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Union or Secession
  • "You must choose sides"
Methodist minister Wesley Smith preached a strong sermon in favor of the Union in the northwestern Virginia city of Wheeling on May 9, 1861.
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"You must choose sides"

Excerpt from the May 9, 1861, sermon of Wesley Smith at the Fourth Street Methodist Episcopal Church, in Wheeling, as printed in the Wheeling Daily Intelligencer, May 10, 1861.

On May 9, 1861, at the request of the city council of Wheeling, in the state's northwestern panhandle, the city's clergymen preached sermons on the political crisis that the nation faced. Wesley Smith warned his congregation in the Fourth Street Methodist Episcopal Church, "The time has come when you must choose sides." He told them, "You may shut your eyes and stop your ears, and cry peace; but there is no peace. The clangor of arms and the tramp of armed legions is all around you, and may shortly be at your doors." Smith asked them, "Had the God of Providence any hand in founding and watching over the young giant empire? Has he any designs to be accomplished through its instrumentality in the civil and moral regeneration of the world?" Smith then devoted the remainder of his sermon persuading his congregation that the founders of the Union had intended it to endure "till time shall be no more."

Excerpt from the May 9, 1861, sermon of Wesley Smith at the Fourth Street Methodist Episcopal Church, in Wheeling, as printed in the Wheeling Daily Intelligencer, May 10, 1861.

Let us not deceive ourselves; we are on the eve of a most sanguinary and relentless civil war, and shall be compelled to take sides either for the General Government or against it. The time has come when you must choose sides, and this state of things has been precipitated by the action of your own convention.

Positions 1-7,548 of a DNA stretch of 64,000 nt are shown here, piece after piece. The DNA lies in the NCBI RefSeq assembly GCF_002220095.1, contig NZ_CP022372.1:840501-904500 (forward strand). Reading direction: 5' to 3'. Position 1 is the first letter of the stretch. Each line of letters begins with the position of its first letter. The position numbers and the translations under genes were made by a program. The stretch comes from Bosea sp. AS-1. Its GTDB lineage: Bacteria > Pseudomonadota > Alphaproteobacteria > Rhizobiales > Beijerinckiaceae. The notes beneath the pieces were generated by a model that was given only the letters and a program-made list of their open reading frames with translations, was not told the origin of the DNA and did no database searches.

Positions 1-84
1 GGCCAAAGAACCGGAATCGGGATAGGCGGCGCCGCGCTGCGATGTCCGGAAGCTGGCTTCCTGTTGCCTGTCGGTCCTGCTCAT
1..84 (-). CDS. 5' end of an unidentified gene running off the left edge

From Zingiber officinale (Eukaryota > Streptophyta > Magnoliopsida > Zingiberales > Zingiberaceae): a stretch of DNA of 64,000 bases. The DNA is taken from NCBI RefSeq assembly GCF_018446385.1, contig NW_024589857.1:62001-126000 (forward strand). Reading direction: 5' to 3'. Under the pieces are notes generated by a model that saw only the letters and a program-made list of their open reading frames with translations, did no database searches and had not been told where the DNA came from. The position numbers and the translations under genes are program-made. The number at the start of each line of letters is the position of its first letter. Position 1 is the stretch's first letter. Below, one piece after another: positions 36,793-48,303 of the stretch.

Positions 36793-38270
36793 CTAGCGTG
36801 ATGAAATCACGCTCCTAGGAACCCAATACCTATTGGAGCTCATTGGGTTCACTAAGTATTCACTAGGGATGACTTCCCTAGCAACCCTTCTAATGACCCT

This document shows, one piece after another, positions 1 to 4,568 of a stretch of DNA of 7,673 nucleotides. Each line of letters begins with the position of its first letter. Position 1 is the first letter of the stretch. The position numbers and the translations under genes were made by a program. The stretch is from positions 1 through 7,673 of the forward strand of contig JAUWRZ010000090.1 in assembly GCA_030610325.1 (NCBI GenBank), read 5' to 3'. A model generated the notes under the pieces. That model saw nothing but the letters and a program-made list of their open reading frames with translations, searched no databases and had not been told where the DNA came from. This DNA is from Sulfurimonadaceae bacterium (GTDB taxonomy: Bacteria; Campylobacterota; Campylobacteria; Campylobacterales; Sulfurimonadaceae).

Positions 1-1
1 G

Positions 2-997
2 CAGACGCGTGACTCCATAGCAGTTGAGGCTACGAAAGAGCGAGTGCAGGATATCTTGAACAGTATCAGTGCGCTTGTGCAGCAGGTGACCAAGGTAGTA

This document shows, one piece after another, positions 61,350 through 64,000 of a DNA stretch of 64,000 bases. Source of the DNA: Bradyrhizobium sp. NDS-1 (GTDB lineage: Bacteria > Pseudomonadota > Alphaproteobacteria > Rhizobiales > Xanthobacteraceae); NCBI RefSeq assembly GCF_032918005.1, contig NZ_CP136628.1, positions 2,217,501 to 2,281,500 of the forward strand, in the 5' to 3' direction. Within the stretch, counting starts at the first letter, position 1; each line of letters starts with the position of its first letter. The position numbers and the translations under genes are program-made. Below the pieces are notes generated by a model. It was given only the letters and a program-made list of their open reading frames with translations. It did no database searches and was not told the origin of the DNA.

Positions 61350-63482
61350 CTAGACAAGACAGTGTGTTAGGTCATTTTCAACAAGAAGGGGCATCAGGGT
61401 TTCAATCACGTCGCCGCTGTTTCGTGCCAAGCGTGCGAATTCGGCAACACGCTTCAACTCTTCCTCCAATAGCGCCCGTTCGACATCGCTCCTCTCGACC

You may shut your eyes and stop your ears, and cry peace; but there is no peace. The clangor of arms and the tramp of armed legions is all around you, and may shortly be at your doors. You will be called upon to make sacrifices—pecuniary sacrifices, and it may be the sacrifice of life. War is an evil—a tremendous evil, but there is an evil a thousand fold greater, and that is the iron heel of despotism, a cruel, heartless, relentless despotism that would supercede the ballot-box by the cartridge-box; a despotism that would plunder our property, peril our lives, and rob us of that without which life would be a curse, our liberty. Let us now and here count the cost and ascertain whether our country and its institutions are worthy the sacrifices we may be called upon to make.
Have we a country, fellow citizens?— Have we a country known at home and aboard as the United States of America, that has risen in eighty years from the thirteen feeble, dependent colonies to the rank of one of the mightiest nations of the earth? A country whose Constitution has been the wonder of the world, and whose glorious flag has been borne over land and ocean, and has been the shield of the citizen wherever it floated in the breeze of heaven, without inquiring whether he was native or foreign born, or whether he lived in Massachusetts or South Carolina.
Had the God of Providence any hand in founding and watching over the young giant empire? Has he any designs to be accomplished through its instrumentality in the civil and moral regeneration of the world? Did the noble patriots who erected this glorious temple of liberty, cementing it with their blood, and sanctifying it with their prayers; I say did they design it should, in less than a century, be torn to pieces by the Vandal hands of those who had enjoyed the largest share of its benefits; or did they dig deep and lay its foundations on the rock of immutable truths, so that, though the rains might descend, and the floods come, and the winds of treason and perjury, falsehood and tyrannies might beat upon it, it should not fall, being founded upon a rock? Did they design that this nation should remain one united nation, under one Constitution and one government, till time shall be no more?
I shall now prove to you by the most conclusive evidence, that the framers of the Constitution and government of these United States did intend that the union of these States should be perpetual. And that they did believe that a division of the same would be their destruction.